One of the enduring controversies of the Waterloo campaign is the conduct of Marshal Grouchy. Given command of a third of Napoleon’s army and told to keep the Prussians from joining forces with Wellington, he failed to keep Wellington and Blücher apart with the result that Napoleon was overwhelmed at Waterloo. Grouchy, though, was not defeated. He kept his force together and retreated in good order back to France. Many have accused Grouchy of intentionally holding back his men and not marching to join Napoleon when the sound of the gunfire at Waterloo could clearly be heard, and he has been widely blamed for Napoleon s defeat. Now, for the first time, Grouchy’s conduct during the Waterloo campaign is analysed in fine detail, drawing principally on French sources not previously available in English. The author, for example, answers questions such as whether key orders did actually exist in 1815 or were they later fabrications to make Grouchy the scapegoat for Napoleon s failures? Did General Gérard really tell Grouchy to march to the sound of the guns ? Why did Grouchy appear to move so slowly when speed was essential? Despite the mass of books written on Waterloo, this is a genuinely unique contribution to this most famous campaign. This book is certain to fuel debate and prompt historians to re-consider the events of June 1815.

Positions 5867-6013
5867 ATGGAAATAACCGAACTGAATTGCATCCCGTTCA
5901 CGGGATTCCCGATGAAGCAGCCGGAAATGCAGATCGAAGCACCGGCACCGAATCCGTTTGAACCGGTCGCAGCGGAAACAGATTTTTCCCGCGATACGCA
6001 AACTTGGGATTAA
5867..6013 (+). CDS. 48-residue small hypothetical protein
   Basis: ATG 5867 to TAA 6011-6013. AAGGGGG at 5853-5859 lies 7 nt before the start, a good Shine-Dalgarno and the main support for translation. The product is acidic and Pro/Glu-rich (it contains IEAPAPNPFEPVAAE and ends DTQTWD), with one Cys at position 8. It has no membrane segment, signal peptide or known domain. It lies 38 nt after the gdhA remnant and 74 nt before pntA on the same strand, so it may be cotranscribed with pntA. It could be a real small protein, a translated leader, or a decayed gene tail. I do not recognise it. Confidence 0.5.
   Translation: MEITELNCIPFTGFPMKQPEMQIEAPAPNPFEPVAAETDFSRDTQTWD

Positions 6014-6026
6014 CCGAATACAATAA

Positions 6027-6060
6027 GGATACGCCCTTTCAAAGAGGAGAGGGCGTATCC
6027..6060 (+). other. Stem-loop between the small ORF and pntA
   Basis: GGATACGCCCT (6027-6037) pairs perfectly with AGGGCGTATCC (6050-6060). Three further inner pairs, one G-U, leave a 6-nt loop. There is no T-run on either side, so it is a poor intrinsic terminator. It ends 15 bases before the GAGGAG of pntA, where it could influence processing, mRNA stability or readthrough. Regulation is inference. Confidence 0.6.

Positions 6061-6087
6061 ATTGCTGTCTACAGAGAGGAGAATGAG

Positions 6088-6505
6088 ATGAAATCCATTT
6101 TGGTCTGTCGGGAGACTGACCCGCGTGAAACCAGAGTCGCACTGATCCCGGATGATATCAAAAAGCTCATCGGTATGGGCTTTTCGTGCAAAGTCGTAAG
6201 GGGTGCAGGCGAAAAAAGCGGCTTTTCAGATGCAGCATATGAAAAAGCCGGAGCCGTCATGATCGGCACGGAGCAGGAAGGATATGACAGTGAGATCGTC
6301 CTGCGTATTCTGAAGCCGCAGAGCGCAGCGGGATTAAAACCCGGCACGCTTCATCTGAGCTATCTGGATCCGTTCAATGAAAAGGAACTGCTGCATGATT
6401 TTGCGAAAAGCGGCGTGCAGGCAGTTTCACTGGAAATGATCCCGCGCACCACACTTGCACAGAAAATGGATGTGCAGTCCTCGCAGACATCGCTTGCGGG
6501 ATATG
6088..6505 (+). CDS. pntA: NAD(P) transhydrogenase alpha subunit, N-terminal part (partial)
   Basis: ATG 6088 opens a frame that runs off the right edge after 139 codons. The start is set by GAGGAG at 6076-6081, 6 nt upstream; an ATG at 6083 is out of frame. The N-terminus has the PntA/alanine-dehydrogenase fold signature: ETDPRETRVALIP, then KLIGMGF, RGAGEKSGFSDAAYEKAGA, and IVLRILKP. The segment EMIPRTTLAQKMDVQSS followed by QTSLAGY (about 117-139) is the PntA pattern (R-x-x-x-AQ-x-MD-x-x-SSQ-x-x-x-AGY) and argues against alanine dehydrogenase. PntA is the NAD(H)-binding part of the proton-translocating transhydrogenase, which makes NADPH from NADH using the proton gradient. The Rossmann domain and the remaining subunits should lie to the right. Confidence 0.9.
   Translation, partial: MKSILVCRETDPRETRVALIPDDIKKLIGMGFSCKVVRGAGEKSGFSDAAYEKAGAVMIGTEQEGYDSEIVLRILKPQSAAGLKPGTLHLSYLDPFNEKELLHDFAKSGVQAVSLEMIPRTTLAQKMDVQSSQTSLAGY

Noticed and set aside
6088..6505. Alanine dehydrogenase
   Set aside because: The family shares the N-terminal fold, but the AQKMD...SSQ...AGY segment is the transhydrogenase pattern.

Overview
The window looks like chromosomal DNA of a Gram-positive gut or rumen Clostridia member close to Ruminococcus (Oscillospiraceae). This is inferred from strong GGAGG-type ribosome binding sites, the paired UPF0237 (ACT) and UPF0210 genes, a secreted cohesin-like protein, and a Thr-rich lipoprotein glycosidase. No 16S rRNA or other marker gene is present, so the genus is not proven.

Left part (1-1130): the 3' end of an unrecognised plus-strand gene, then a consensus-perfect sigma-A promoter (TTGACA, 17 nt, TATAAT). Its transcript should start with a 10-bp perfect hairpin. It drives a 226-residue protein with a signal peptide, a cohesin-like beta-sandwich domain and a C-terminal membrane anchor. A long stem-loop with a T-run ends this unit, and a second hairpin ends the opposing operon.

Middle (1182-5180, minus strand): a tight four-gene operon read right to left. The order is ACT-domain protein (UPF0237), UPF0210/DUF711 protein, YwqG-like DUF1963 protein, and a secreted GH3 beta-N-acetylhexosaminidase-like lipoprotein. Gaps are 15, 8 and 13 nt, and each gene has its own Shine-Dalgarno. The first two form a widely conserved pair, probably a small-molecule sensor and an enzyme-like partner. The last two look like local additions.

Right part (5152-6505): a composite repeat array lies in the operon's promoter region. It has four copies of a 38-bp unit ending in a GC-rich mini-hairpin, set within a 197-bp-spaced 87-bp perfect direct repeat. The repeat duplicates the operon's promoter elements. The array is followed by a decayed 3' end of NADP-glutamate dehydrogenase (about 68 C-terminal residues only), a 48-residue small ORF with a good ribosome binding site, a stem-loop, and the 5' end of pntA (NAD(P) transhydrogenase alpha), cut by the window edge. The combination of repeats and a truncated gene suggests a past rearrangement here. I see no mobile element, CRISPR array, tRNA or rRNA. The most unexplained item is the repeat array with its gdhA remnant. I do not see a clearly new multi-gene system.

NAPOLEON AND GROUCHY The Last Great Waterloo Mystery Unravelled
This is a subject which is generally overlooked by British historians, who tend to concentrate on the actions of Wellington and Napoleon, and which French historians choose not to look at too closely for fear that it might reflect badly upon their hero Napoleon. Napoleon sent Grouchy to pursue a part of the retreating Prussian army under the command of General Johann von Thielmann. On 17 June, Grouchy was unable to close with the Prussians. Despite hearing the cannon sound from the nearby Battle of Waterloo, he decided to follow the Prussians along the route literally specified in his orders, issued by Napoleon via Marshal Soult, while the Prussian and British-Dutch armies united to crush Napoleon. He won a smart victory over the III Prussian Corps in the Battle of Wavre, on 18–19 June 1815, but it was then too late, as by the time this battle was over, and Napoleon had already lost at Waterloo
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